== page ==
During your application process for Canadian immigration, you will come across a variety of abbreviations commonly used by IRCC. Here we have gathered all those key terms to help you with your application. Read further to learn more.
As part of your immigration process, you are required to undergo a series of medical examinations (physical, blood test & x-ray). These exams are called Immigration Medical Exams.
eMedical is an electronic platform used by panel physicians to record and submit patients' medical results to IRCC.
Immigration, Refugees and Citizenship Canada is the department of the Government of Canada with responsibility for matters dealing with immigration to Canada, refugees, and Canadian citizenship.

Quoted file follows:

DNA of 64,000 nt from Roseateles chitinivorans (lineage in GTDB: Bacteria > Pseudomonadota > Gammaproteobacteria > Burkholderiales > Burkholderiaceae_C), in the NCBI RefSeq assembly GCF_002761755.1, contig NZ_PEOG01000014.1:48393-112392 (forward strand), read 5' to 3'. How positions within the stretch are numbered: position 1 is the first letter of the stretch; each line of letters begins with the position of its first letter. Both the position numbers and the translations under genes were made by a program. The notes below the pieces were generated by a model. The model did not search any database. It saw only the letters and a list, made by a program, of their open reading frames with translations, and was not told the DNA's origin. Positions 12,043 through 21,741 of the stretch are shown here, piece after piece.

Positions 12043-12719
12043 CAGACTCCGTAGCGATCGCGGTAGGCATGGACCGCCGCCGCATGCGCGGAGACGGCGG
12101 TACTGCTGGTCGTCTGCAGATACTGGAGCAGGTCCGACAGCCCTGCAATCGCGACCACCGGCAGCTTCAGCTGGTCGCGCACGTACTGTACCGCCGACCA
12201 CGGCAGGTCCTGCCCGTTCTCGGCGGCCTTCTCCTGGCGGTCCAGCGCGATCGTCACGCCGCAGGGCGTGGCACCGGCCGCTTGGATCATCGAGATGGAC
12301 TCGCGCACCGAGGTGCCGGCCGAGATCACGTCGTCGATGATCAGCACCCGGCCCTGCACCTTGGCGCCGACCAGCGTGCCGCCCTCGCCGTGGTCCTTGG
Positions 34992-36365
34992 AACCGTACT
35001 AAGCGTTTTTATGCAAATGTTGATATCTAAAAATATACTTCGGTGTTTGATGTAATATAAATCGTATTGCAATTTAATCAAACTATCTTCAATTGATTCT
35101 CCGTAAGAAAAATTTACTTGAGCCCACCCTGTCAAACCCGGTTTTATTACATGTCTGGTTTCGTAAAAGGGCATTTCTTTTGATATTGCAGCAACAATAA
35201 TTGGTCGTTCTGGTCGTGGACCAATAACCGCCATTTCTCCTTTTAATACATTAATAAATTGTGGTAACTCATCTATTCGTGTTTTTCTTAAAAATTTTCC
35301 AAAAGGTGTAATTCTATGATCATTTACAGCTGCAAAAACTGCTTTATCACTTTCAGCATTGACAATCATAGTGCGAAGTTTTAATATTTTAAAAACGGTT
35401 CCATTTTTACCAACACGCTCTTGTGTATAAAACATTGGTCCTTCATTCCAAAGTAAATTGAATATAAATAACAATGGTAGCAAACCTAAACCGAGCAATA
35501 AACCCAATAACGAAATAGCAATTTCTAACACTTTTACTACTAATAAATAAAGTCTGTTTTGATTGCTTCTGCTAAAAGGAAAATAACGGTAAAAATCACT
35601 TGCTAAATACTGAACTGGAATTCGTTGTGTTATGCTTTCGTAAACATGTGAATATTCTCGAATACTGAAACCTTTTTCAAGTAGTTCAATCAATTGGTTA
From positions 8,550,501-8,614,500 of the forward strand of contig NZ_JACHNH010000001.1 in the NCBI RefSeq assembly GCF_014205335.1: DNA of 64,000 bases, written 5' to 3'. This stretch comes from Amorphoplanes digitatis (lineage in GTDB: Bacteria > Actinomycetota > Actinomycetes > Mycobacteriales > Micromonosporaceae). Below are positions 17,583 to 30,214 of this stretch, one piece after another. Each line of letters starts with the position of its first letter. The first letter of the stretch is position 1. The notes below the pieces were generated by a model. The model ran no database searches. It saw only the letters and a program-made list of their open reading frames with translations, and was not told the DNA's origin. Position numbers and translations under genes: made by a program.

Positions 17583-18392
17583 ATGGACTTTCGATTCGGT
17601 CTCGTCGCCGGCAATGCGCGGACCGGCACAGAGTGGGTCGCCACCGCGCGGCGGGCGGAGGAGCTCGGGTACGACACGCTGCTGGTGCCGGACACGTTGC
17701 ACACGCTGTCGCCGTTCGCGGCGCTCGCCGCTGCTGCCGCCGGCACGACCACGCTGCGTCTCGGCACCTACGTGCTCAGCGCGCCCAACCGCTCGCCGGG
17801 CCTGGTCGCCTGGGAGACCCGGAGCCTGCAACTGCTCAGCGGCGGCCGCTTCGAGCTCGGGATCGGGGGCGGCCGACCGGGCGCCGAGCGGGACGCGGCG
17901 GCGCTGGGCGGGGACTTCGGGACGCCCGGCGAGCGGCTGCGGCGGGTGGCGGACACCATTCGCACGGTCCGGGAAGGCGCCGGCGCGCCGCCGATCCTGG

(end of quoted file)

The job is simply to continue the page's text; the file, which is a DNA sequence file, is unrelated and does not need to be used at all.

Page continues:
PP stands for Panel Physicians. These are the doctors approved by IRCC to conduct Immigration Medical Exams.
Temporary residency allows individuals to stay in Canada for a short period to work or study.
You may not be admissible to Canada due to your medical condition, which may include; danger to public health, danger to public safety or excessive demand on health/social services.
Your child under the age of 22, unmarried, or has a common-law partner is considered your dependent child.
An officer that makes decisions on immigration applications. They are different from the border services officer, who also has the legal authority to refuse your admission in Canada.
A document issued by IRCC after the successful completion of your application will be your proof of citizenship which you will need to present to the border service officer as you arrive in Canada.